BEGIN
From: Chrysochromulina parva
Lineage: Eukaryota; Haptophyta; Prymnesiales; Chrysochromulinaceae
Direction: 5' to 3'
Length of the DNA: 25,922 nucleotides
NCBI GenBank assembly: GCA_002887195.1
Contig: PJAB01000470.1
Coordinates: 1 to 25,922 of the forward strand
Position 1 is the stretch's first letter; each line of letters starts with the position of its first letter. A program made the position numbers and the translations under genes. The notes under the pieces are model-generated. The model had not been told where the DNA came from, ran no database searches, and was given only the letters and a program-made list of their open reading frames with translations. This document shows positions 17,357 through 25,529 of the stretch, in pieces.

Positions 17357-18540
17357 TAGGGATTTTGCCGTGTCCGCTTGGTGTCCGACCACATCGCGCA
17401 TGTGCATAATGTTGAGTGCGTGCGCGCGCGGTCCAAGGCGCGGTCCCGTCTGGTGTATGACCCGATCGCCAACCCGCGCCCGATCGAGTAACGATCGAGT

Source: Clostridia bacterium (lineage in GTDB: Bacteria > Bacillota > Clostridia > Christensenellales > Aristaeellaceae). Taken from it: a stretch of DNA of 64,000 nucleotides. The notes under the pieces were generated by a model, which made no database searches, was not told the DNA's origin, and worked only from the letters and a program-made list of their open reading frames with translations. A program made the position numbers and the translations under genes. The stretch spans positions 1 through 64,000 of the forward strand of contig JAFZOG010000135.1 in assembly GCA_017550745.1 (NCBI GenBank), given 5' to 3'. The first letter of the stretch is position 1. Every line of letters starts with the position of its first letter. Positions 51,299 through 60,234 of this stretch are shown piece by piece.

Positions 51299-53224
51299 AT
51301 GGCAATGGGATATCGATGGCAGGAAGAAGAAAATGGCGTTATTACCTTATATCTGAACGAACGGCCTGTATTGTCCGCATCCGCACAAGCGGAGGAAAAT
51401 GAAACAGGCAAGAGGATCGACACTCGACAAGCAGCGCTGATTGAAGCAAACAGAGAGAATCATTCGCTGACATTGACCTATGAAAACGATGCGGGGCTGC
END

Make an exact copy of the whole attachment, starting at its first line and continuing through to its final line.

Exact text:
From: Chrysochromulina parva
Lineage: Eukaryota; Haptophyta; Prymnesiales; Chrysochromulinaceae
Direction: 5' to 3'
Length of the DNA: 25,922 nucleotides
NCBI GenBank assembly: GCA_002887195.1
Contig: PJAB01000470.1
Coordinates: 1 to 25,922 of the forward strand
Position 1 is the stretch's first letter; each line of letters starts with the position of its first letter. A program made the position numbers and the translations under genes. The notes under the pieces are model-generated. The model had not been told where the DNA came from, ran no database searches, and was given only the letters and a program-made list of their open reading frames with translations. This document shows positions 17,357 through 25,529 of the stretch, in pieces.

Positions 17357-18540
17357 TAGGGATTTTGCCGTGTCCGCTTGGTGTCCGACCACATCGCGCA
17401 TGTGCATAATGTTGAGTGCGTGCGCGCGCGGTCCAAGGCGCGGTCCCGTCTGGTGTATGACCCGATCGCCAACCCGCGCCCGATCGAGTAACGATCGAGT

Source: Clostridia bacterium (lineage in GTDB: Bacteria > Bacillota > Clostridia > Christensenellales > Aristaeellaceae). Taken from it: a stretch of DNA of 64,000 nucleotides. The notes under the pieces were generated by a model, which made no database searches, was not told the DNA's origin, and worked only from the letters and a program-made list of their open reading frames with translations. A program made the position numbers and the translations under genes. The stretch spans positions 1 through 64,000 of the forward strand of contig JAFZOG010000135.1 in assembly GCA_017550745.1 (NCBI GenBank), given 5' to 3'. The first letter of the stretch is position 1. Every line of letters starts with the position of its first letter. Positions 51,299 through 60,234 of this stretch are shown piece by piece.

Positions 51299-53224
51299 AT
51301 GGCAATGGGATATCGATGGCAGGAAGAAGAAAATGGCGTTATTACCTTATATCTGAACGAACGGCCTGTATTGTCCGCATCCGCACAAGCGGAGGAAAAT
51401 GAAACAGGCAAGAGGATCGACACTCGACAAGCAGCGCTGATTGAAGCAAACAGAGAGAATCATTCGCTGACATTGACCTATGAAAACGATGCGGGGCTGC